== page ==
CHAPTER

8

The Other Translation Procedures

While translation methods relate to whole texts, translation procedures are used for sentences and the smaller units of language. Since literal translation is the most important of the procedures, we have discussed it in a separate chapter (Chapter 7). We shall now discuss the other procedures, whose use always depends on a variety of contextual factors. We shall not discuss here the special procedures for metaphor and metalanguage.

TRANSFERENCE Transference (emprunt, loan word, transcription) is the process of transferring a SL word to a TL text as a translation procedure. It is the same as Catford's transference, and includes transliteration, which relates to the conversion of different alphabets: e.g. Russian (Cyrillic), Greek, Arabic, Chinese, etc- into English, The word then becomes a 'loan word'. Some authorities deny that this is a translation procedure, but no other term is appropriate if a translator decides to use an SL word for his text, say for English and the relevant language, decor, ambiance, Schadenfreude; the French diplomatic words: coup d'etat, detente, coup, attentat, demarche; dachshund, samovar, dacha, or for German Image, Job, *last but not least*. However, when the translator has to decide whether or not to transfer a word unfamiliar in the target language, which in principle should be a SL cultural word whose referent is peculiar to the SL culture (see Chapter 9), then he usually complements it with a second translation procedure - the two procedures in harness are referred to as a 'couplet1. Generally, only cultural'objects1 or concepts related to a small group or cult should be transferred; the vogue for transferring so called "national characteristics' {Gemiittichkeit, machismo, dotce vita) should be abandoned. Needless to say, in principle, the names of SL objects, inventions, devices, processes to be imported into the TL community should be creatively, preferably 'authoritatively', translated, if they are neologisms, although brand names have to be transferred. It is nor the translator's job to assist any SL advertiser's financial, national or personal prestige interests. At the same time, one cannot be rigid or dogmatic. The media, the experts, will be transferring words 81

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whether the translators like it or not. Perhaps when the translator's professional status is raised, they will not be transferring so many. The following are normally transferred: names of all living (except the Pope and one or two royals) and most dead people; geographical and topographical names including newly independent countries such as (le) Zaire, Malawi, unless they already have recognised translations (see Naturalisation below); names of periodicals and newspapers; titles of as yet untranslated literary works, plays, films; names of private companies and institutions; names of public or nationalised institutions, unless they have recognised translations; street names, addresses, etc. (rue Thaibaut\ lin the Rue Thaibaut'). In all the above cases, a similar type of readership is assumed andt where appropriate, a culturally-neutral TL third term, i.e. a functional equivalent, should be added, In regional novels and essays (and advertisements, e.g., gites), cultural words are often transferred to give local colour, to attract the reader, to give a sense of intimacy between the text and the reader - sometimes the sound or the evoked image appears attractive. These same words have to be finally translated in non-literary texts (e.g. on agriculture, housing) if they are likely to remain in the TL culture and/or the target language. There are often problems with the translation of "semi-cultural1 words, that is abstract mental words which are associated with a particular period, country or individual e.g., lmaximalism\ 'Enlightenment', Sartre's 'nothing-ness1 (neam) or Heidegger's Dasein. In principle, such words should first be translated, with, if necessary, the transferred word and the functional equivalent added in brackets, until you are confident that your readership recognises and understands the word-Unfortunately such terms are often transferred for snob reasons; 'foreign' is posh, the word is untranslatable. But the translator's role is to make people understand ideas (objects are not so important), not to mystify by using vogue-words. Freud's formidable key-terms may have been mistranslated, but at least they were translated. The argument in favour of transference is that it shows respect for the SL country's culture- The argument against it is that it is the translator's job to translate, to explain.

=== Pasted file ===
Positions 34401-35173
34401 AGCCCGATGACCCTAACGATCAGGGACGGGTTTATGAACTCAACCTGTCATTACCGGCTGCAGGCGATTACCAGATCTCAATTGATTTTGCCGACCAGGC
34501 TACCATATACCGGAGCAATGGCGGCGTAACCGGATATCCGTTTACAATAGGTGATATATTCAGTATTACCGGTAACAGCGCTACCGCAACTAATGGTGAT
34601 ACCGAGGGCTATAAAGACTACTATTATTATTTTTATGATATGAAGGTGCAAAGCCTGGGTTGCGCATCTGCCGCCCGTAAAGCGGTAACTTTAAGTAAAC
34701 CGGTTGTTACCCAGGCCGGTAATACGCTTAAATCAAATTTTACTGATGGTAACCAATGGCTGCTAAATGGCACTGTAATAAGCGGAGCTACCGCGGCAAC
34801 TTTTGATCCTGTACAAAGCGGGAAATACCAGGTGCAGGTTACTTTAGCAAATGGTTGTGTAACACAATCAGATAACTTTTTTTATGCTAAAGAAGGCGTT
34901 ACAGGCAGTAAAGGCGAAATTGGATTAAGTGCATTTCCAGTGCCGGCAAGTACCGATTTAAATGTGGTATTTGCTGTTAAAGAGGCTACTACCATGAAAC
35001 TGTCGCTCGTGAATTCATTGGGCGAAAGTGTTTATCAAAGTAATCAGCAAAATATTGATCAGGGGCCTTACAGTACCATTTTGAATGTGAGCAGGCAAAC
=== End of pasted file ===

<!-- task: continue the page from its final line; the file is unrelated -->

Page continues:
NATURALISATION This procedure succeeds transference and adapts the SL word first to the normal pronunciation, then to the normal morphology (word-forms) of the TL, e.g. Edimbourgh, humeur, redingote, thatcherisme. Note, for German, Performanz, aitrakiiv, Exhalation.

CULTURAL EQUIVALENT This is an approximate translation where a SL cultural word is translated by a TL

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cultural word; thus baccalauriai is translated as '(the French) "A" level', or Abitur (MatUTa) as '(the German/Austrian) "A'1 level1; Palais Bourbon as '(the French) Westminster1; Montecitorio as '(the Italian) Westminster'; charcuterie - 'delicatessen' (now English 'deli1); notaire - Solicitor'. The above are approximate cultural equivalents- Their translation uses are limited, since they are not accurate, but they can be used in general texts, publicity and propaganda, as well as for brief explanation to readers who are ignorant of the relevant SL culture. They have a greater pragmatic impact than culturally neutral terms. Occasionally, they may be purely functionally, hardly descriptively, equivalents, e,g., le cyclisme, 'cricket1, 'baseball'; 'tea break1, cafe-pause; carte a"'identity, 'car licence'. Functional cultural equivalents are even more restricted in translation, but they may occasionally be usedif the term is of little importance in a popular article or popular fiction. They are important in drama, as they can create an immediate effect. 'He met her in the pub * -III' a retrouvee dans le cafe. Or again, vingt mitres derriire lui - 'twenty yards behind him*. However, the main purpose of the procedure is to support or supplement another translation procedure in a couplet,